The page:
Since F is continuous from the right, so there exists a real number $$h>1$$ such that

$$F\bigl(hH(Tx_{n},Tx)\bigr)< F\bigl(H(Tx_{n},Tx)\bigr)+\tau.$$

Now, from

$$d(x_{n+1},Tx)\leq H(Tx_{n},Tx)< hH(Tx_{n},Tx)$$

we get

$$F\bigl(d(x_{n+1},Tx)\bigr)\leq F\bigl(hH(Tx_{n},Tx)\bigr)< F \bigl(H(Tx_{n},Tx)\bigr)+\tau.$$

Thus we have

\begin{aligned} 2\tau+F\bigl(d(x_{n+1},Tx)\bigr) \leq&2\tau+F\bigl(H(Tx_{n},Tx) \bigr)+\tau \\ \leq&F\bigl(a_{1}d(x_{n},x)+a_{2}d(x_{n},x_{n+1})+a_{3}d(x,Tx) \\ &{}+a_{4}d(x_{n},Tx)+a_{5}d(x,x_{n+1}) \bigr)+\tau. \end{aligned}

Since F is strictly increasing, we have

$$d(x_{n+1},Tx)< a_{1}d(x_{n},x)+a_{2}d(x_{n},x_{n+1})+a_{3}d(x,Tx)+a_{4}d(x_{n},Tx)+a_{5}d(x,x_{n+1}).$$

Letting n tend to âˆž, we obtain

\begin{aligned} d(z,Tx) \leq&a_{1}d(z,x)+a_{3}d(x,Tx)+a_{4}d(z,Tx)+a_{5}d(x,z) \\ \leq&\biggl(\frac{a_{1}+a_{3}+a_{5}}{1-a_{3}-a_{4}}\biggr)d(z,x) \end{aligned}

for all $$x\in X\backslash\{z\}$$. We prove that

$$2\tau+F\bigl(H(Tz,Tx)\bigr)\leq F\bigl(a_{1}d(x,z)+a_{2}d(x,Tx)+a_{3}d(z,Tz)+a_{4}d(x,Tz)+a_{5}d(z,Tx) \bigr)$$

for all $$x\in X$$. Then, for every $$n\in \mathbb{N}$$, there exists $$y_{n}\in Tx$$ such that

$$d(z,y_{n})\leq d(z,Tx)+\frac{1}{n}d(z,x).$$

So we have the following:

\begin{aligned} d(x,Tx) \leq&d(x,y_{n}) \\ \leq&d(x,z)+d(z,y_{n}) \\ \leq&d(x,z)+d(z,Tx)+\frac{1}{n}d(z,x) \\ \leq&d(x,z)+\frac{a_{1}+a_{3}+a_{5}}{1-a_{3}-a_{4}}d(z,x)+\frac{1}{n}d(z,x) \\ =&\biggl(1+\frac{a_{1}+a_{3}+a_{5}}{1-a_{3}-a_{4}}+\frac{1}{n}\biggr)d(x,z) \end{aligned}

for all $$n\in \mathbb{N}$$, and hence $$\lambda d(x,Tx)\leq d(x,z)$$. Thus, by assumption, we get

$$2\tau+F\bigl(H(Tx,Tz)\bigr)\leq F\bigl(a_{1}d(x,z)+a_{2}d(x,Tx)+a_{3}d(z,Tz)+a_{4}d(x,Tz)+a_{5}d(z,Tx) \bigr).$$

Taking $$x=x_{n+1}$$, we have

\begin{aligned} 2\tau+F\bigl(d(x_{n+1},Tz)\bigr) \leq&2\tau+F\bigl(H(Tx_{n},Tz) \bigr) \\ \leq &F\bigl(a_{1}d(x_{n},z)+a_{2}d(x_{n},Tx_{n})+a_{3}d(z,Tz) \\ &{}+a_{4}d(x_{n},Tz)+a_{5}d(z,Tx_{n}) \bigr). \end{aligned}

Since F is strictly increasing, we have

$$d(x_{n+1},Tz)< a_{1}d(x_{n},z)+a_{2}d(x_{n},Tx_{n})+a_{3}d(z,Tz)+a_{4}d(x_{n},Tz)+a_{5}d(z,Tx_{n}).$$

Letting $$n\rightarrow+\infty$$, we get

$$d(z,Tz)\leq(a_{3}+a_{4})d(z,Tz)$$

as $$a_{3}+a_{4}<1$$. Thus we get $$d(z,Tz)=0$$. Since Tz is closed, we obtain $$z\in Tz$$. Thus z is a fixed point of T.â€ƒâ–¡

Corollary 3.3

Let $$(X,d)$$ be a metric space and let $$T:X\rightarrow \operatorname{CB}(X)$$ be a multivalued mapping. Assume that there exists a function $$F\in \digamma$$ that is continuous from right and $$\tau\in \mathbb{R}^{+}$$ such that

$$\beta d(x,Tx)\leq d(x,y)$$

implies

$$2\tau+F\bigl(H(Tx,Ty)\bigr)\leq F\bigl(r_{1}d(x,y)+r_{2} \bigl(d(x,Ty)+r_{3} d(y,Tx)\bigr)\bigr)$$

for all $$x,y\in X$$, $$Tx\neq Ty$$, where $$a_{i}$$, $$i=1,2,3$$ are nonnegative numbers and $${r}_{1}+2{r}_{2}=1$$ and $${r}_{2}\neq1$$. Here $$\frac{1-r_{2}}{1+r_{1}-r_{2}+r_{3}}=\beta<1$$. Then T has a fixed point.

Proof

By taking $$a_{2}=a_{3}=0$$ in previous result.â€ƒâ–¡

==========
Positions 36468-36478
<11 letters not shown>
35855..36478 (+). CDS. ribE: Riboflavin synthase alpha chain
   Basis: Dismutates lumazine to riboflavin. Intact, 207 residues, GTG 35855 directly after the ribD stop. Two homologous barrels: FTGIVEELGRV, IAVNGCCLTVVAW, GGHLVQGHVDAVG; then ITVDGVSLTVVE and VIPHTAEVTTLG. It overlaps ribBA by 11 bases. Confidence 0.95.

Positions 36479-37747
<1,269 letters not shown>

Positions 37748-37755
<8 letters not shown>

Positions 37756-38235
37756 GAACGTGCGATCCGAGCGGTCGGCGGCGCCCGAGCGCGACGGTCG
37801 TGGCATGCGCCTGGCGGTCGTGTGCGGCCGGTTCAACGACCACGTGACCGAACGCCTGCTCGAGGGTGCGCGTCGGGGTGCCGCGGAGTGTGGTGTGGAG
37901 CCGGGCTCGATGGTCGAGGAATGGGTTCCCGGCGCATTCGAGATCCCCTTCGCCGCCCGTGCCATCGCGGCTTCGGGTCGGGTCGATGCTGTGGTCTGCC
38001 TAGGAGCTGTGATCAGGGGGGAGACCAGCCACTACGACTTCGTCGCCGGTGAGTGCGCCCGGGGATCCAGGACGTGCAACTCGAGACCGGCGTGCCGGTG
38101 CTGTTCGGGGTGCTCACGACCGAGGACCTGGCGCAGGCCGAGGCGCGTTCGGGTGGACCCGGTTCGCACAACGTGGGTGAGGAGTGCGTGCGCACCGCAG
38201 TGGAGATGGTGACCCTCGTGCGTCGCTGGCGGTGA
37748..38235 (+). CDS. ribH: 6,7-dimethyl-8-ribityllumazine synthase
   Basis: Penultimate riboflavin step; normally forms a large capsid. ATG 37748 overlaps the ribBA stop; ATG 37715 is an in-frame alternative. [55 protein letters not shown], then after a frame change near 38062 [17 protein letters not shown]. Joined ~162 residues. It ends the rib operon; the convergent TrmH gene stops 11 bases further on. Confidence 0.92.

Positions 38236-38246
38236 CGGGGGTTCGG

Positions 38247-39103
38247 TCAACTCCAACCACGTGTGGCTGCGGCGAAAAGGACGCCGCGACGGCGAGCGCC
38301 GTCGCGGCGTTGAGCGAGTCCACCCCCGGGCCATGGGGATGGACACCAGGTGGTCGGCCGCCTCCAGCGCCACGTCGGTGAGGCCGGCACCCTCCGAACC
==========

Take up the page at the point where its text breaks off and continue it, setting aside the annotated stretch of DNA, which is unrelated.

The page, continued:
Now we present the following example which illustrates our results.

Example 3.4

Let $$X=[0,1]$$, $$T:X\rightarrow \operatorname{CB}(X)$$ be defined as $$Tx=[0,\frac {x}{4}]$$ and d be the usual metric on X. Taking $$F(t)=\ln(t)+t$$ for all $$t\in \mathbb{R} ^{+}$$ and $$\tau=\ln(\sqrt{2})$$. Without loss of generality, we take $$x< y$$. Then, for all $$x,y\in X$$, $$d(Tx,Ty)>0$$ and $$d(x,y)>0$$. Now

$$\lambda d(x,Tx)=0< d(x,y)$$

implies that

\begin{aligned} 2\tau+F\bigl(H(Tx,Ty)\bigr) =&\ln(2)+\ln\bigl(H(Tx,Ty)\bigr)=\ln(2)+\ln\biggl( \frac {1}{4}|y-x|\biggr)+\frac{1}{4}|y-x| \\ \leq&\ln(2)+\ln\biggl(\frac{3}{8}|y-x|\biggr)+\frac{3}{4}|y-x| \\ \leq&\ln(2)+\ln\biggl(\frac{1}{2}\biggr)+\ln\biggl(\frac{3}{4}|y-x| \biggr)+\frac {3}{4}|y-x| \\ =&\ln\biggl(\frac{1}{2}|y-x|+\frac{1}{8}|y-x|+ \frac{1}{8}|y-x|\biggr) \\ &{}+\biggl(\frac{1}{2}|y-x|+\frac{1}{8}|y-x|+\frac{1}{8}|y-x| \biggr) \\ \leq&\ln\biggl(\frac{1}{2}|y-x|+\frac{1}{4}\biggl|y-\frac{x}{2}\biggr|+ \frac{1}{4}\biggl|x- \frac{y}{2}\biggr|\biggr) \\ &{}+\biggl(\frac{1}{2}|y-x|+\frac{1}{4}\biggl|y-\frac{x}{2}\biggr|+ \frac{1}{4}\biggl|x-\frac{y}{2}\biggr|\biggr) \\ =&F\bigl(a_{1} d(x,y)+a_{2}\bigl(d(x,Ty)+a_{3}d(y,Tx) \bigr)\bigr), \end{aligned}

where $${a}_{1}+2{a}_{2}=1$$ and $${a}_{2}\neq1$$. Thus all conditions of the above corollary are satisfied and 0 is a fixed point of T.

Now we prove a new fixed point theorem for Kannan-type multivalued F-contractions, which is a generalization of the results of Beg and Azam [6].

Theorem 3.5

Let $$(X,d)$$ be a complete metric space and let $$T:X\rightarrow \operatorname{CB}(X)$$. Assume that there exist a function $$F\in\digamma$$ which is continuous from right, $$\tau>0$$ and $$\varphi_{i}: \mathbb{R} \rightarrow{}[0,1)$$ ($$i=1,2$$) such that

$$2\tau+F \bigl(H(Tx,Ty) \bigr)\leq F \bigl(\varphi _{1}\bigl(d(x,Tx) \bigr)d(x,Tx)+\varphi _{2}\bigl(d(y,Ty)\bigr)d(y,Ty) \bigr)$$
(3.13)

for all $$x,y\in X$$, with $$Tx\neq Ty$$, where $$\varphi _{1}(d(x,Tx))+\varphi _{2}(d(y,Ty))=1$$. Then T has a fixed point.